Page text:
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Coronavirus sees Asia-focused funds suffer worst month in over two years

Written by: Paloma Kubiak
Asia-focused funds were hit hard following the outbreak of the coronavirus, suffering their worst month in two-and-a-half years, according to fund researchers.

UK investors pulled a net £61m out of Asia funds in January – the largest figure since July 2016 – as investor confidence slumped amid the spread of coronavirus, according to analysis from global fund network Calastone. Gross redemptions of Asia focused funds were £462m in the month.

Equity funds in general suffered in January, with inflows dropping sharply following renewed interest in December.

In total, £475m flowed into equity funds in the first half of January, but this slowed to £141m in the second half.

Overall, net inflows fell by more than two thirds to £618m last month. Calastone said two-fifths of this new capital flowed into UK equity funds.

Active funds saw inflows of £206m in the first half of the month turn into outflows of £128m in the second half as news of coronavirus hit, but index (passive) funds remained relatively unaffected.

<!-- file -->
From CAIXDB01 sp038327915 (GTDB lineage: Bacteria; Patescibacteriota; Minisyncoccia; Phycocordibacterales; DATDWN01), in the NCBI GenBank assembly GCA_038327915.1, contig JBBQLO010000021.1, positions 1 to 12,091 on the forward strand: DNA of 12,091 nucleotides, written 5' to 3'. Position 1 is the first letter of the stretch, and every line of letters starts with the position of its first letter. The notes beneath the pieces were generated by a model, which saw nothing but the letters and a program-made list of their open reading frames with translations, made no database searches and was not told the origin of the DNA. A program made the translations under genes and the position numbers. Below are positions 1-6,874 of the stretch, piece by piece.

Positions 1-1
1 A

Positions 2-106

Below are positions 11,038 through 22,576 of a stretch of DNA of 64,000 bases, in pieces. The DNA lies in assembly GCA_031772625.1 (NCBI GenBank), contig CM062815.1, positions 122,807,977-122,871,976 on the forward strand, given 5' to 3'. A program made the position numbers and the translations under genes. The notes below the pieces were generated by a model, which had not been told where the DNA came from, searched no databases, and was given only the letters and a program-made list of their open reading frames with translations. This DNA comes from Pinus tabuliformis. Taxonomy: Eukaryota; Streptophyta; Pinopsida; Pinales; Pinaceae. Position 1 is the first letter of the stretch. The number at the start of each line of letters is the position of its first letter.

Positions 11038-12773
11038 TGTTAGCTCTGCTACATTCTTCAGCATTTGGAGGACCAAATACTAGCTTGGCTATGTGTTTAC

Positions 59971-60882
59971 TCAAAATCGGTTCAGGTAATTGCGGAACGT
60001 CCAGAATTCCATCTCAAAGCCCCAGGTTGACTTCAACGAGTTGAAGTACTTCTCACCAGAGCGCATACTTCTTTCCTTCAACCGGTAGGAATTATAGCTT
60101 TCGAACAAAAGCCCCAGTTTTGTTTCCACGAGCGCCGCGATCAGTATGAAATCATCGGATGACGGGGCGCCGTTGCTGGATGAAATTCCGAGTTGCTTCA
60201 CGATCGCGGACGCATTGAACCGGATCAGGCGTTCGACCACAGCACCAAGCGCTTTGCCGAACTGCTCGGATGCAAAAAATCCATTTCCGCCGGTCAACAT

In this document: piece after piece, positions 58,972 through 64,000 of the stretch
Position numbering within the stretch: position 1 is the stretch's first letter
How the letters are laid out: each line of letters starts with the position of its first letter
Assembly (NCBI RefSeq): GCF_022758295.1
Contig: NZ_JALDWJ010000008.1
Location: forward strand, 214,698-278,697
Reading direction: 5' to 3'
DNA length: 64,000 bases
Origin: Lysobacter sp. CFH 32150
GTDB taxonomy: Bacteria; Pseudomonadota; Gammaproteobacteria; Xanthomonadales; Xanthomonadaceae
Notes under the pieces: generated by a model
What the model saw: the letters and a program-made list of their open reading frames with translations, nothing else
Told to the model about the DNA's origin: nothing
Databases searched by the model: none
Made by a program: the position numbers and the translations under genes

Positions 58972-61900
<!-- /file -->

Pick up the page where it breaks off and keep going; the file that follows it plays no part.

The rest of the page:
The popularity of ‘safe haven’ fixed income funds rose, with inflows 50% higher than their 12-month average, while outflows from property funds slowed to £78.1m, their lowest level since May 2019.

Edward Glyn, head of global markets at Calastone, said: “The investor verdict on active equity funds was swift and decisive but passive funds were untouched. In times when confidence is weak, active funds bear the brunt of selling, while passive funds are relatively unscathed. By the same token, a sudden upturn in confidence, like we saw in December, is far more positive for active funds.

“Passive funds are cemented into regular savings plans via ISAs and pensions so investors clearly do not tinker with their passive holdings that much. By contrast, they trade their active funds much more dynamically, responding quickly to market events as they happen.”

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